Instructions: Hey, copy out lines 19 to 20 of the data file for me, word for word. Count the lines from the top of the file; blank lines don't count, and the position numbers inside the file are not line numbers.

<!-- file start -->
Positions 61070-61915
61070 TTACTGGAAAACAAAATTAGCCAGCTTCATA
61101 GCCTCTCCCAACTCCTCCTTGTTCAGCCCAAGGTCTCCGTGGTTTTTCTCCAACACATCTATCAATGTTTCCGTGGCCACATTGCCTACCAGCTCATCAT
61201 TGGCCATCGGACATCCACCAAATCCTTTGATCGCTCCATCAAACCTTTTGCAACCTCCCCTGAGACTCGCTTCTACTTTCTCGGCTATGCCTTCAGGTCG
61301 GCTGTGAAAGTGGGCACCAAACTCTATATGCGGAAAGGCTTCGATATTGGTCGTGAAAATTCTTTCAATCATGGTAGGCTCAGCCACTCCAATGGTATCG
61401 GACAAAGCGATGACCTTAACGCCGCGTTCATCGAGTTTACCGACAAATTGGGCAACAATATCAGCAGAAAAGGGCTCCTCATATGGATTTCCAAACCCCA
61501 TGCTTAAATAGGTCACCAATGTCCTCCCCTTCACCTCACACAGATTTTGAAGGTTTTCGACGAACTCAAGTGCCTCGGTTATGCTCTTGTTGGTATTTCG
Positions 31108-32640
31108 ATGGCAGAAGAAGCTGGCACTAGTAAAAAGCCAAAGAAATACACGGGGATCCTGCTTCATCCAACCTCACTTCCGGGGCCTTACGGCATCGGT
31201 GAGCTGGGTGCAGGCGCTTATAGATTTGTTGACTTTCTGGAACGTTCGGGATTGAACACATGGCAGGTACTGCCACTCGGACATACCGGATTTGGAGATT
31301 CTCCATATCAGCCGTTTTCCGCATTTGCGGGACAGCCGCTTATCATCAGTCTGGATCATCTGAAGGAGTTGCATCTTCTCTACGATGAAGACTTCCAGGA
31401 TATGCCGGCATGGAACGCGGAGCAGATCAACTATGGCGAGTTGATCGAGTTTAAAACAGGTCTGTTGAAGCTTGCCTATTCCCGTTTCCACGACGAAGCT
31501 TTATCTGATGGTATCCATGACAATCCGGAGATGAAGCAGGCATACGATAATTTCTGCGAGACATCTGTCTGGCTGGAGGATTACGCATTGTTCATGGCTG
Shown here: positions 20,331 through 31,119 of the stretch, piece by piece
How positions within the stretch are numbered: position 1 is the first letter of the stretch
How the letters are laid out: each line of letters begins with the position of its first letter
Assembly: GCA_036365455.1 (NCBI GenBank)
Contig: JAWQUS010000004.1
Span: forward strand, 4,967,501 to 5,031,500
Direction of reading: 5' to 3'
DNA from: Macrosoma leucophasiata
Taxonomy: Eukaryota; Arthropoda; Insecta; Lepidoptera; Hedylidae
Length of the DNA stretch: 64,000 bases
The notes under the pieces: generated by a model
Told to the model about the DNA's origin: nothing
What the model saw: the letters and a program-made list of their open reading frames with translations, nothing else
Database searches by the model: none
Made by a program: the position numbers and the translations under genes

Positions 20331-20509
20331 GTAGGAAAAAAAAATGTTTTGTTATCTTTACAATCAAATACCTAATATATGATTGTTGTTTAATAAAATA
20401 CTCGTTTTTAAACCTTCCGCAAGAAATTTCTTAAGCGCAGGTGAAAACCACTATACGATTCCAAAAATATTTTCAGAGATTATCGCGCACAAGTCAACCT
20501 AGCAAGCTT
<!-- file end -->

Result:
Span: forward strand, 4,967,501 to 5,031,500
Direction of reading: 5' to 3'